The Continuing Trauma of Stop and Search
Author Anne-Marie Senior
How many times have you been stopped by the Police? In your car? On the street?
I have been stopped 7 or 8 times, mostly in my car. More if I include other stops.
A female friend of mine was once stopped in her car 17 times in 6 months, she was a successful professional in a nice-ish car. In the end she drove to the local police station and practically asked to be arrested for whatever it was she kept being stopped for. Obviously there was nothing to arrest her for.
Just this week, another friend, a fellow Anti Racist Cumbria colleague shared a recent experience. She was stopped by Cumbria Constabulary supposedly about the compliance of the licence plates on the car. An incident which is normally deemed extremely minor and rarely a reason to stop someone. The officer had seen she was driving before stopping her. Interestingly even telling you this detail is irking, as so often Black people have to prove that racism was part of the issue rather than being believed. It’s all part of the trauma.
Before she had even spoken she was asked if she was local. In her own words.
“ I answered loudly and clearly the first time. And then on his second ask, he added “as in you live here?” Why the addendum to the original question? Then followed by “well where do you live?”
Now you might think that might be a reasonable question but as a Black woman it took on a very different meaning and feel. The attitude of these officers only changed when her White husband became involved, at which point the officers became much more conciliatory, amenable and helpful.
The incident left her disturbed and second guessing herself.
My friend’s story brought up many emotions for me, anger on her behalf, bad memories for me where I’ve had similar experiences with the Metropolitan Police in London and a genuine fear for myself and for any male family members who come to visit me in Cumbria.
Recent data showed that during Lockdown if you were Black you were more than twice as likely to be stopped or given a fine in Cumbria.
So I need to unpack these feelings and process them…
Anger for my friend – the questions about her ‘being local’ hark back to the ‘but where are you really from?’ question I and numerous others have been asked countless times, the inference being that as a Black, Brown or Minoritised person ‘you don’t belong here’ and the fact that in their eyes we are only validated by a white person.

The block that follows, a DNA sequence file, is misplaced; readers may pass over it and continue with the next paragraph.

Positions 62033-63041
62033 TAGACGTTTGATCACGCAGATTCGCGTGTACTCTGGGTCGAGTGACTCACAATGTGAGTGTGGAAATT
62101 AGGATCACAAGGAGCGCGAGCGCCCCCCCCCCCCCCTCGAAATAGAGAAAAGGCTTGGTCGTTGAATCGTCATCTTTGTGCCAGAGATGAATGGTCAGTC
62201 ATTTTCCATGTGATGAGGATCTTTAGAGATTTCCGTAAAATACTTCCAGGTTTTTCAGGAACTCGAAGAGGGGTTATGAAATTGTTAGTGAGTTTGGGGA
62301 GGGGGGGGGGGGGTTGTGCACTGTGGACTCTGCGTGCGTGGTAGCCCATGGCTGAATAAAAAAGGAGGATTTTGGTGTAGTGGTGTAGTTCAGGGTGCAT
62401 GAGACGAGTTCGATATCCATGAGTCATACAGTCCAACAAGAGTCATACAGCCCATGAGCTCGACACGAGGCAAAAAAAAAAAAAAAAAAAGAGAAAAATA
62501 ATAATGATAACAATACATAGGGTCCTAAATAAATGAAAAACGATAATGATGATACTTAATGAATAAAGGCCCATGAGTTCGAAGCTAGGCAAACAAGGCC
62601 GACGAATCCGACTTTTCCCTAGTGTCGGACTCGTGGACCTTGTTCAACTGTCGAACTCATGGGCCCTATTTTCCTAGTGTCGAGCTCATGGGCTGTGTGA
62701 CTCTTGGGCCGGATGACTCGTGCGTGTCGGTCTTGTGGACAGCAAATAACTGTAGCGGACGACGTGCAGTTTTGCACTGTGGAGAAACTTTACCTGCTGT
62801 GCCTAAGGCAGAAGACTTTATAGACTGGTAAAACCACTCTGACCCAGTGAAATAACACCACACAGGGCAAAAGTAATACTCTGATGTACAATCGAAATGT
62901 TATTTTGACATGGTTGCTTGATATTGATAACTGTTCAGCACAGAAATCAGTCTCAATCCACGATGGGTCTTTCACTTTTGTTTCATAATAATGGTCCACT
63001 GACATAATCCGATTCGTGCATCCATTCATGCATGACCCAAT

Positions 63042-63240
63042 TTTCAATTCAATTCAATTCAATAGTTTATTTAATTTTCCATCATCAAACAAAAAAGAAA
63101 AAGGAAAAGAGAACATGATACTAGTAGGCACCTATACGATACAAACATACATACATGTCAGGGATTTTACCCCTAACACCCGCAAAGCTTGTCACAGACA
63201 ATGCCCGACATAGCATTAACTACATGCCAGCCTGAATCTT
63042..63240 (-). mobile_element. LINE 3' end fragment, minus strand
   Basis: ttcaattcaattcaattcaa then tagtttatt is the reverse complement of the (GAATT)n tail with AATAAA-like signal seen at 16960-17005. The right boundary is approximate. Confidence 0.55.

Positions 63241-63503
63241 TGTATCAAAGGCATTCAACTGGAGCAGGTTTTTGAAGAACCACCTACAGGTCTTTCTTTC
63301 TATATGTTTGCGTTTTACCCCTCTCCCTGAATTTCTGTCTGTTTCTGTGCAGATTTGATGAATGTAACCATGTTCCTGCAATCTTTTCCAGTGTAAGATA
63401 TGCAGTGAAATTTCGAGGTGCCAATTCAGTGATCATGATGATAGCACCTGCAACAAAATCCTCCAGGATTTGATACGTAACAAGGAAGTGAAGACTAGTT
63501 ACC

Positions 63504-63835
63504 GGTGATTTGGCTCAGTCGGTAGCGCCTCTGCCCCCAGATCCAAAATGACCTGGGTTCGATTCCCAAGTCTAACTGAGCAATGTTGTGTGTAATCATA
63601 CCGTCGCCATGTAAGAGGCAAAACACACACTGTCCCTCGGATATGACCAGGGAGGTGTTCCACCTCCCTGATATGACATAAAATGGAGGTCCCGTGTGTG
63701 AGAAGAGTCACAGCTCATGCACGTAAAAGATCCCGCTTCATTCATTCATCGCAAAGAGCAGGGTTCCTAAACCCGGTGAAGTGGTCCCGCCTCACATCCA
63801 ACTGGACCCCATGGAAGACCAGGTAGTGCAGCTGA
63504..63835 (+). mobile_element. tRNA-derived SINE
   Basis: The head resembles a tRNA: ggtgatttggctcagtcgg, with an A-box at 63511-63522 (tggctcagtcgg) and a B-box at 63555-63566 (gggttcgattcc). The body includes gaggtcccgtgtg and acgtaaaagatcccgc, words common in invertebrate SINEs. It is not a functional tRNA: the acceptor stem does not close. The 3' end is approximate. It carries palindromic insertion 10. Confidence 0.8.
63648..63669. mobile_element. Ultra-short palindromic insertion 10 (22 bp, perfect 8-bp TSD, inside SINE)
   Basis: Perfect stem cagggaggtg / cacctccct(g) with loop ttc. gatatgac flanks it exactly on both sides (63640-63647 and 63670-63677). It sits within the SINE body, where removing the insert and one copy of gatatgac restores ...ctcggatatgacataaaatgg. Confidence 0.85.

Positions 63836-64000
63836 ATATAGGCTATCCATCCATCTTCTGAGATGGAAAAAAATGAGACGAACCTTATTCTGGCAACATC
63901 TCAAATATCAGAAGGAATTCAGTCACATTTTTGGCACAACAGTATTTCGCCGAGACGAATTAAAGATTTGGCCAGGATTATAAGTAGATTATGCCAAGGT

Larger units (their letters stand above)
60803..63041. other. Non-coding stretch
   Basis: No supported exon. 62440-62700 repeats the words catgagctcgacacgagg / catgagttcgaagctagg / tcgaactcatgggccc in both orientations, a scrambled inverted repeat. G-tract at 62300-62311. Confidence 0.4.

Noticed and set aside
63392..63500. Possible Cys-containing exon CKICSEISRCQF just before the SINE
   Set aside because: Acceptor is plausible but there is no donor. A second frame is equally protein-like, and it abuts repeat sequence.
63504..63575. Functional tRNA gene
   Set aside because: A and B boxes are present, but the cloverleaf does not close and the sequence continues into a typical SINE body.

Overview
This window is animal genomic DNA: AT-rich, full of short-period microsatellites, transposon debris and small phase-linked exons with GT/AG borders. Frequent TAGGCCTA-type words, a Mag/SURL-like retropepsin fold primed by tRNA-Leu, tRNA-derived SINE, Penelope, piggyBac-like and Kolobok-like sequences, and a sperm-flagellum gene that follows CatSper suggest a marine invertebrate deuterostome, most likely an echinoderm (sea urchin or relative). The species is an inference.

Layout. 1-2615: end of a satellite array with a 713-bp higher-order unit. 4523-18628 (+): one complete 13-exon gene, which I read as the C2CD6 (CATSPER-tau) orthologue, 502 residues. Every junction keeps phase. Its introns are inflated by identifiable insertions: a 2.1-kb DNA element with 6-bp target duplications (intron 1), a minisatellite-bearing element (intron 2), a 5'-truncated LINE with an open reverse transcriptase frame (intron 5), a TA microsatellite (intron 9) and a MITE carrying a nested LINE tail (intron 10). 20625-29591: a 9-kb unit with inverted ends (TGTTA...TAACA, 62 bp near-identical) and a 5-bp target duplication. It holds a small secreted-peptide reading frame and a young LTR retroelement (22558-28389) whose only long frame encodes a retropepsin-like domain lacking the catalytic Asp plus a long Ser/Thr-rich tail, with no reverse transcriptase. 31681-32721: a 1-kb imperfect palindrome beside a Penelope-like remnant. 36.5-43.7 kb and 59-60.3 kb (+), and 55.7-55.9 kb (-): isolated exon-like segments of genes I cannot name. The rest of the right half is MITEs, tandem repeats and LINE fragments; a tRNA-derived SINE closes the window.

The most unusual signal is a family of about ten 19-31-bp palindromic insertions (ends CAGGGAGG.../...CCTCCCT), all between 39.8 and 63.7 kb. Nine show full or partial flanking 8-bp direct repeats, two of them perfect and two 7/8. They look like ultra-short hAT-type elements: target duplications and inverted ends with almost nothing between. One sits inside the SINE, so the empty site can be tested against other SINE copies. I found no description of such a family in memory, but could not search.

My bad memories relate to two particularly ridiculous stops where I was asked inane questions as if I was some sort of imbecile – one stop was late at night and made me feel very unsafe apart from anything else and although I was able to challenge some of their nonsense, I’m not sure I’d feel quite so bold now, particularly with the imminent implementation of the Police, Crime, Sentencing and Courts Act.
Black people were seven times more likely to be searched than white people in the year ending March 2021. – IOC
My fear is something that has been growing steadily over time both for myself as a Cumbria resident, and for my family members who come to visit me, particularly my male family members. My nephew who is in his late 20’s comes to visit me regularly, he loves it here and regularly likes to go for walks, something I used to worry about in London. Here he stands out even more and that worries me too. I feel extremely sad that I feel like this but there are too many examples where Black men do not come off best in their encounters with the Police. I’m also mindful of the potential of a negative encounter with the Police for myself, again given my past experiences, the increased powers the Police are about to take on through legislation and the plain reality of my skin colour!
I titled this article, ‘the continuing trauma…’ because these experiences are traumatic. They stay with you and can be triggered by the things that happen to others. It is also important to recognise that, particularly with racism, there is often a rush to say ‘oh but was it really, are you sure, I’m sure they didn’t mean it like that’, as a Black woman I am so tired of having to justify how something made me feel. The Equality Act 2010 talks about impact versus intention so I describe it like this; if I dropped a box on your foot and said I’m really sorry, I didn’t mean to do that, it might be perfectly true, but what’s the result? Your foot still hurts. So if a Black, Brown or Minoritised person tells you they experience racism, first and foremost – believe them. Don’t deny their experience, or immediately start to explain them away. it’s how it made them feel and you cannot tell them the impact was something different.